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In/Sight - Movie Review by A.D.Harris

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Dark, grisly, tense and focused, In/Sight is a film that manages to take a tale that has been told time and time again and cleverly twist it into a new direction. It is determined to find the personal story within the thriller and use it to pull together a story which manages to grab your attention and keep a hold on you until the mystery it is hiding comes to light.

Opening in an LA hospital, Natalie Zea's Kaitlyn is the ER nurse on call when a woman is brought in with fatal, multiple stab wounds. Upon seeing the dying woman call out to her she gets too close as the doctor uses the defibrillator on his patient electrocuting her. The opening does feel a little rushed; barely two minutes have passed before the inciting incident occurs and it gives you no time to adjust yourself to the crucial moment. It also happens in blink and you'll miss it speed; before you know it Kaitlyn is down on the ground and someone without a clue on the films story may wonder exactly what happened. In/Sight proves to be exceptionally strong at creating and prolonging the tensions that a thriller should do, so it is perhaps slightly strange that the first acts most important moment is over before you have even begun to dig into your popcorn.

Regardless of the shaky opening In/Sight hits the groove almost immediately afterwards. Kaitlyn awakens to discover that things are not as clear as it seems. The woman was officially pronounced dead before she arrived at the hospital, the residents of the apartment building where Kaitlyn died didn't dial the police and most bizarrely she has a feeling that she is seeing things that the dead woman saw on the night of the murder. It is a wickedly fun premise and the cast and director Richard Gabai are all clearly having fun wrapping the audience up into the ball of mystery that the first thirty minutes puts you in.

Kaitlyn is undoubtedly the heart and soul of In/Sight. Every storyline is told through her perspective and vision and Natalie Zea does an exceptional job at finding the emotion, passion and courage that drives Kaitlyn's actions throughout the film. Head strong but with sadness and fragility at her mother’s health, Kaitlyn is a complex and deep character and as the plot begins to untangle it emerges just how clever and brilliant Zea's performance truly is. As far as thrillers go, Kaitlyn is undoubtedly the most complex heroine that that been seen on screen over the past few years and it is a performance deserving of your attention.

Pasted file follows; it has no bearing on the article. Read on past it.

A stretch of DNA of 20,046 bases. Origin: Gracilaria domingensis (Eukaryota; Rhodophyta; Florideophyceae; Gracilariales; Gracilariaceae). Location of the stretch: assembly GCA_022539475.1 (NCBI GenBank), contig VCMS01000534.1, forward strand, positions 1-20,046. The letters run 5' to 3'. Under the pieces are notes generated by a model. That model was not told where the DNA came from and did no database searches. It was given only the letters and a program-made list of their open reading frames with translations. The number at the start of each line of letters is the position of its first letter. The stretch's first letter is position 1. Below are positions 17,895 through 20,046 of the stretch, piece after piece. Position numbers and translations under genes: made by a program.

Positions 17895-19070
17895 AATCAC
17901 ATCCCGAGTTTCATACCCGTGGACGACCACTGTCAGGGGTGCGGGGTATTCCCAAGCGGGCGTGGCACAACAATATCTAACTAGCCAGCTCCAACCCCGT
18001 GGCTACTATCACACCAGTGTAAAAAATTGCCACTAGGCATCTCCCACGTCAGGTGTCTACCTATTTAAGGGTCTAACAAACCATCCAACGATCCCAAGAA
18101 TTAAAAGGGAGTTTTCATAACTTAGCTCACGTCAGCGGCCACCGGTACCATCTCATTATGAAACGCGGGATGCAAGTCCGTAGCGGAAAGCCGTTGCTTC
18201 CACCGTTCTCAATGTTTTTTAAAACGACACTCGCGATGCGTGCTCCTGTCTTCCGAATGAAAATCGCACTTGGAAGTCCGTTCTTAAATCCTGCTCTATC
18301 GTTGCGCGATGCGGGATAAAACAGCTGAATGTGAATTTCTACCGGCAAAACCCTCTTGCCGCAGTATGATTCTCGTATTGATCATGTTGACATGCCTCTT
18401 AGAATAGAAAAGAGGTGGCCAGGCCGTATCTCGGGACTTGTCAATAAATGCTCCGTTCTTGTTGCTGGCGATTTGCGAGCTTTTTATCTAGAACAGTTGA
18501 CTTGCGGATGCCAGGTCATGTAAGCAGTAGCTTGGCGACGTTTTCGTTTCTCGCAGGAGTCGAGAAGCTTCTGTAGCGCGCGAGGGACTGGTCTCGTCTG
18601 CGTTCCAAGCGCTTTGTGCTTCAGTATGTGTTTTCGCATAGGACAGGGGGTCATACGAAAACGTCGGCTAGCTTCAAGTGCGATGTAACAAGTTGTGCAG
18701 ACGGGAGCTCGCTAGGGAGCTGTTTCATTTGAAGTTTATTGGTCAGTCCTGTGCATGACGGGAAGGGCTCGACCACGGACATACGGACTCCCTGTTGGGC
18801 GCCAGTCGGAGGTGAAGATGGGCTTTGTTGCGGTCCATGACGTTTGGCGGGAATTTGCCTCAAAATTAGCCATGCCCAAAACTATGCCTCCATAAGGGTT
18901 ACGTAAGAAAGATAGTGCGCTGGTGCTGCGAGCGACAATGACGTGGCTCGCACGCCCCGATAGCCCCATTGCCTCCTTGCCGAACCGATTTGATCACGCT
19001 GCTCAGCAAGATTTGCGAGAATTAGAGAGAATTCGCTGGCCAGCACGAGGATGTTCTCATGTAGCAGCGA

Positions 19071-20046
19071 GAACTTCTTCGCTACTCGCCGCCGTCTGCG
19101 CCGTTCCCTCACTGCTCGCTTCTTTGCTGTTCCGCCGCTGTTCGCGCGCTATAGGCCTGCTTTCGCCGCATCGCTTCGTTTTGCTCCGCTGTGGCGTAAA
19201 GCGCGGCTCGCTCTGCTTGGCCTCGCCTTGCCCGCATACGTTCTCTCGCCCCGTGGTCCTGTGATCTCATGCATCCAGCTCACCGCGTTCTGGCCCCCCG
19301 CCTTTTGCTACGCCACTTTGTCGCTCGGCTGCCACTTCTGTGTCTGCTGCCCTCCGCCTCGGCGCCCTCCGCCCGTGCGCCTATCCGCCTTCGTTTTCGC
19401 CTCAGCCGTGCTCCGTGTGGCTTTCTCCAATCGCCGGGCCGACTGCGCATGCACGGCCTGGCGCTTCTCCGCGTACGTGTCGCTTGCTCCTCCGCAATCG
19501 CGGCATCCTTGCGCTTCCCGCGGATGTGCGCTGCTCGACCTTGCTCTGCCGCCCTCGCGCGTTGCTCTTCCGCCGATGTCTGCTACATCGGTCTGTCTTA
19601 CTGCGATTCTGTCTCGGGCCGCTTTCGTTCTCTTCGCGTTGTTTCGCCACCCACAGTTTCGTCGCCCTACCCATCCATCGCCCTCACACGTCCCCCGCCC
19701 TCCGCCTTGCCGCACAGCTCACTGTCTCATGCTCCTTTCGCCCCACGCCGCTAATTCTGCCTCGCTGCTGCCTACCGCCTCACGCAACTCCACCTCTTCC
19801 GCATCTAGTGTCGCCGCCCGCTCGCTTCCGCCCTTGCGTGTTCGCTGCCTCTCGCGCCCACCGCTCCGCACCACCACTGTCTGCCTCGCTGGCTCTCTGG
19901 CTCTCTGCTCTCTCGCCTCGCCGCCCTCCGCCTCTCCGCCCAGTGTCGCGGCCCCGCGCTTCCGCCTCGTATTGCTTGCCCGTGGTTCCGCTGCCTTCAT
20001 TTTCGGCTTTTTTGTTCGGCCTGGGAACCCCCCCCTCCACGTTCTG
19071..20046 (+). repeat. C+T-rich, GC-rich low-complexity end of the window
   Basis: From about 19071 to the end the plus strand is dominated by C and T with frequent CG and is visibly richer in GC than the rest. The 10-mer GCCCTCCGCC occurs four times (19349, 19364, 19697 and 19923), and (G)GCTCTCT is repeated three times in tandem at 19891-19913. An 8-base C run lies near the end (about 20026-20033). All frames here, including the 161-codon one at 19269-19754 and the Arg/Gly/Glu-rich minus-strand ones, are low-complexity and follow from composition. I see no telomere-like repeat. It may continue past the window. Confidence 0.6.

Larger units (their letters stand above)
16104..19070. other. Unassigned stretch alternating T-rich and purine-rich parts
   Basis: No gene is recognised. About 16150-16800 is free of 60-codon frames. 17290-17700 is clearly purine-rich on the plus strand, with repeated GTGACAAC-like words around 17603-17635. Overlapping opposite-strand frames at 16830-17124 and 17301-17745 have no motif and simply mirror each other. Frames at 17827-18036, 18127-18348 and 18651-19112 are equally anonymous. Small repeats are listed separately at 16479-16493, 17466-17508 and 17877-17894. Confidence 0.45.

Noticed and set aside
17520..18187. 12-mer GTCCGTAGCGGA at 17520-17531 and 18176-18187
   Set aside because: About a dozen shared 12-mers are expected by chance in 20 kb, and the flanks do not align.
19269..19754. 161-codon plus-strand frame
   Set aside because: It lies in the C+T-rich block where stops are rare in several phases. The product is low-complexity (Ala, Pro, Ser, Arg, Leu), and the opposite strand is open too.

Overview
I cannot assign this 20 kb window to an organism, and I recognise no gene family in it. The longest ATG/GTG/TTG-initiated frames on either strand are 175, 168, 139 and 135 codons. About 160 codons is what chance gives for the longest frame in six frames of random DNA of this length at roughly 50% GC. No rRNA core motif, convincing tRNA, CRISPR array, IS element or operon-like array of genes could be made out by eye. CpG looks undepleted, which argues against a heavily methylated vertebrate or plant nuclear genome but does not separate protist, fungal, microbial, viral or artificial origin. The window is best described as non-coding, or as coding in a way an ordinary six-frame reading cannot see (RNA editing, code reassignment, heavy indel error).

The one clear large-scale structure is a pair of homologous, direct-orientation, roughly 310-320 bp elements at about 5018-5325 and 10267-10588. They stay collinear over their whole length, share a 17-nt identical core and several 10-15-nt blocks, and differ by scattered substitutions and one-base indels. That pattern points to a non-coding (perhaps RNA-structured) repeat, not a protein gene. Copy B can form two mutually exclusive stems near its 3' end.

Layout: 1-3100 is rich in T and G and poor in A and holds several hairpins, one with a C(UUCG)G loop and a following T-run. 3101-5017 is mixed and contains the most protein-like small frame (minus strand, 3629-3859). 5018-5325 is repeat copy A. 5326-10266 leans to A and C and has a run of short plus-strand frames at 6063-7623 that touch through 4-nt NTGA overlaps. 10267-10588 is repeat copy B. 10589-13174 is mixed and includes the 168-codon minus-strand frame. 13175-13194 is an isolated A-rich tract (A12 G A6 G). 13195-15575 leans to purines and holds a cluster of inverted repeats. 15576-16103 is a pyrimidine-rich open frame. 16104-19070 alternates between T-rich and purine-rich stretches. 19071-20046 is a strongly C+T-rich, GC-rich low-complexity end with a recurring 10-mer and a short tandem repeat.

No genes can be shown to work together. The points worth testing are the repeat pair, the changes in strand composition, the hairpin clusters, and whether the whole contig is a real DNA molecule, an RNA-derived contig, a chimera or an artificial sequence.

In/Sight's middle third does at times struggle to keep the same level of tension and intensity, but it is this time that is most important for setting everything into place. It is also great that the script gives so much time here to developing the various characters as it all has relevance as the story reaches a conclusion and the mystery reveals itself.

Everyone else in the cast also does fine jobs. Sean Patrick Flanery plays second fiddle to Kaitlyn as the officer assigned the murder case and manages to also find a performance of depth and emotion. It's rare that you see a police officer in a supporting role with this level of depth and it helps In/Sight in crafting the world it creates. Patrick Flanery for certain has rarely been better than this, and if there is any justice he will get bigger roles in the industry off the back of this performance.

Also worthy of note is Christopher Lloyd as neighbour Shep and Adam Baldwin as psychiatrist Dr. Barrett. Designed to ooze creepiness and suspicion both actors do well in the small roles they have, especially Lloyd who shows that despite his advancing years he can still pack a performance that is captivating. It is perhaps a shame he is given so little to do, his storyline flitters in and out of the film in tiny amounts.

Any story that relies so heavily on suspicion, mystery and intrigue will always be defined a success or failure by how well it manages to pull everything together and reveal its secrets. This is perhaps the films greatest strength, as it manages to take a path that you could have predicted but reaches it in a way that feels unique, fresh and powerful. You will find yourself backtracking, trying to remember what you saw, in what order you saw it and exactly who was where when it happened and it is in this brain teasing fun that In/Sight finds its crowning achievement. There's no denying the surprise of the final climax, Gabai managing to pack one last surprise in just when you feel that you know exactly what was coming.

Whilst you will feel that several plot lines were abandoned and were there only to trick and tease you, it doesn't really matter by the end as the characters you spend the most time with are given enough closure to satisfy as well as enough of an open ending so that you can try to imagine what comes next.

Overall, for a small independent thriller it is light years ahead of its competition, with a story that is deserving of your time watching it unfold.

When you look back at the blurred opening title which refocuses itself to become clear, you can see exactly what the creative team were trying to create.

Mission accomplished.


(This is an independent film that deserves some support and buzz around it, so how about helping out by checking out where you can watch it from this Friday, as well as liking their Facebook page!)


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Twitter: @AdDHarris
Facebook: Adam D.Harris Find all my Film Reviews HERE

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